It was the Senate office Christmas party in 1981 when Elaina Newport and her fellow staffers first lampooned their political contemporaries in song. Performing a parody of your workplace in front of the boss who also happens to hold a public office is a bold move. Newport waited for the fallout that never came.
“We worked up a few songs and we really thought we’d do it once and be told to stop, get fired or both,” she says. “And we were sort of surprised when someone said ‘hey,we have our party next week. Will you do our party, too?’ No one ever told us to stop so we kept going.”
The production Capitol Steps is all about “what to expect when you’re electing.” It also may be the only place for audiences to hear Joe Biden sing a rock song or see New Jersey Governor Chris Christie perform a classical ballet. The political satire group has released over 40 albums including the classics “Take the Money and Run for President”, “When Bush Comes to Shove,” “Baracking Around the Christmas Tree,” “Liberal Shop of Horrors” and “I’m So Indicted.”
“This is quite an exciting time for political satire as you might imagine. It’s almost hard to be funnier than the actual candidates this year. It’s a challenge, especially in this new cycle because it’s so fast. Everyone knows things instantly,” says Newport, one of the group’s original co-founders and co-author of all of the material.
“But it’s fun, too, because if you can put something in the show that just happened, they will cut you a lot of slack. Even if you forget the words. We’ve had a performer one night forget the words and she said ‘you think this is easy? I just got this’. The audience loved it because the event had just happened.”
The Washington-based group of former congressional staffers tows the party line and remains unwavering in its bipartisanship. The willingness to mine material from both the Republican and Democratic camps results in a double dose of comedy gold.
“I am an extreme moderate. I worked for two Republicans actually but I worked for them back in the day when there were moderate Republicans back in the 80’s. You don’t see them in the wild anymore,” says Newport. “I actually think both sides get ridiculous when they get to extremes. From the day we started “Capitol Steps”, we decided we’d get everybody. Yes, it gives us twice the jokes but I think both sides get funny when they get to extremes. We’ve had a bipartisan tradition since we started and we hope to keep that tradition going as long as we’re around.”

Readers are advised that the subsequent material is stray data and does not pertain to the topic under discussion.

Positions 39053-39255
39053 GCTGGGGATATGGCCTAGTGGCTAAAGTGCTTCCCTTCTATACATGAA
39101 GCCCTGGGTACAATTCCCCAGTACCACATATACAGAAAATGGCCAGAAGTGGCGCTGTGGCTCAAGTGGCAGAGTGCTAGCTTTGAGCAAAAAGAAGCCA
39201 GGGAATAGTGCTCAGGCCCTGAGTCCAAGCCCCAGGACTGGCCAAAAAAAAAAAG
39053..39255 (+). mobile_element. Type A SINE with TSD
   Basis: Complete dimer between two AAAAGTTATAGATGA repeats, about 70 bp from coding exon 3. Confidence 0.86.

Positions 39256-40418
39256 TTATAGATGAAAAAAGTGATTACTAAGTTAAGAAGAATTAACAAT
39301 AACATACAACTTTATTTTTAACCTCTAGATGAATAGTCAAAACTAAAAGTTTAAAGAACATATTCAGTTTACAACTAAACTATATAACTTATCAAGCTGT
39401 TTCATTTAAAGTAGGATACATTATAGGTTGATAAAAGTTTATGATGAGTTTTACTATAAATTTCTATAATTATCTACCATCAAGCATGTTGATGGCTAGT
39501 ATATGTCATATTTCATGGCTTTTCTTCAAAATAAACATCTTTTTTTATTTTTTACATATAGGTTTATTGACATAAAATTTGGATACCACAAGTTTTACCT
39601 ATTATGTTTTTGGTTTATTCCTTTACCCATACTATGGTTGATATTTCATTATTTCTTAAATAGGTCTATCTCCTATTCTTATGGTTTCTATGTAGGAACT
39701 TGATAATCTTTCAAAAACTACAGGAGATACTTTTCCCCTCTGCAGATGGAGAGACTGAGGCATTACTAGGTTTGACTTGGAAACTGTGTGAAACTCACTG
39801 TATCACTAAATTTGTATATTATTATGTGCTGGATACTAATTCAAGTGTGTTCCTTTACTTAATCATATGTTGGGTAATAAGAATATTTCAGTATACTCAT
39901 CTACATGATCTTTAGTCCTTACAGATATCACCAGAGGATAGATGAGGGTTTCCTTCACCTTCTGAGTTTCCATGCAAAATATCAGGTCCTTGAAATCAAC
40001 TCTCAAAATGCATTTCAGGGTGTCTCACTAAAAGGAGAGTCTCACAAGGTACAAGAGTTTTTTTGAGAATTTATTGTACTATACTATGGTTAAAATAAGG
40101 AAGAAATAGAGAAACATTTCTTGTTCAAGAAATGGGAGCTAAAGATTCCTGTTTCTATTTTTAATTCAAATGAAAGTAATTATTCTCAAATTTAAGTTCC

Early in this election cycle, Newport says she wrote a joke about Trump’s refusing to kiss any infants on the campaign trail because ‘babies are losers’. There was no way to predict Trump would later publicly shame an actual baby for crying during a rally.
“It was a joke when I wrote it but then of course, he did insult a baby so then it’s like what’s a more ridiculous joke we can make?” she said. “You can just repeat actual lines that he says. But we love Hilary, too. She gives us all sorts of jokes. And it lets us bring Bill back. We’ve always loved Bill for comedy purposes. But one of the things people love about our show is they know we’re getting everybody.”
When Capitol Steps was just a fledgling company, Newport says she was still clinging to her day job, ready to give up the act at any time. She left her position with Senator Charles Percy of Illinois after he lost the 1984 election – “it was not my fault,” she says – and went to work for another senator for a while. In 1988, Newport left her day job for good against all advice and the rest, as they say, is history.
“I thought ‘hey, I think we can make a living at this’,” she says. “We were already traveling around and not showing up a lot of days at our day jobs and they were starting to notice. It wasn’t that risky at that point because we were doing a lot of shows. It took seven years for me to really run off and join the circus.”
The response, says Newport, has always been overwhelming. Only once did she incur the ire of a politician unhappy with the show. Former New York Senator Alfonse D’Amato expressed his displeasure because he wasn’t featured in a song. “We said get in a scandal and you will. And shortly after that, I think he did get investigated for something,” she says.
Even when there was not any political fallout, Newport says she expected some resistance from the other players when making fun of the job became a full time job. But the “Capitol Steps” proved to be the political parody version of “A Field of Dreams”. If we write it, they will come.
“Senator Percy invited us to perform for his parties and his events. He loved it. Reagan had just taken office and there was a little bit of a climate that it wasn’t that hard to go from politics to acting,” says Newport. “Reagan had a good sense of honor and he sort of set a tone and people seemed ready for this. We performed at Regan’s final congressional picnic and he was great. At the end, he came up and said ‘thank you very much. Now you’re all under arrest’. His timing was perfect.”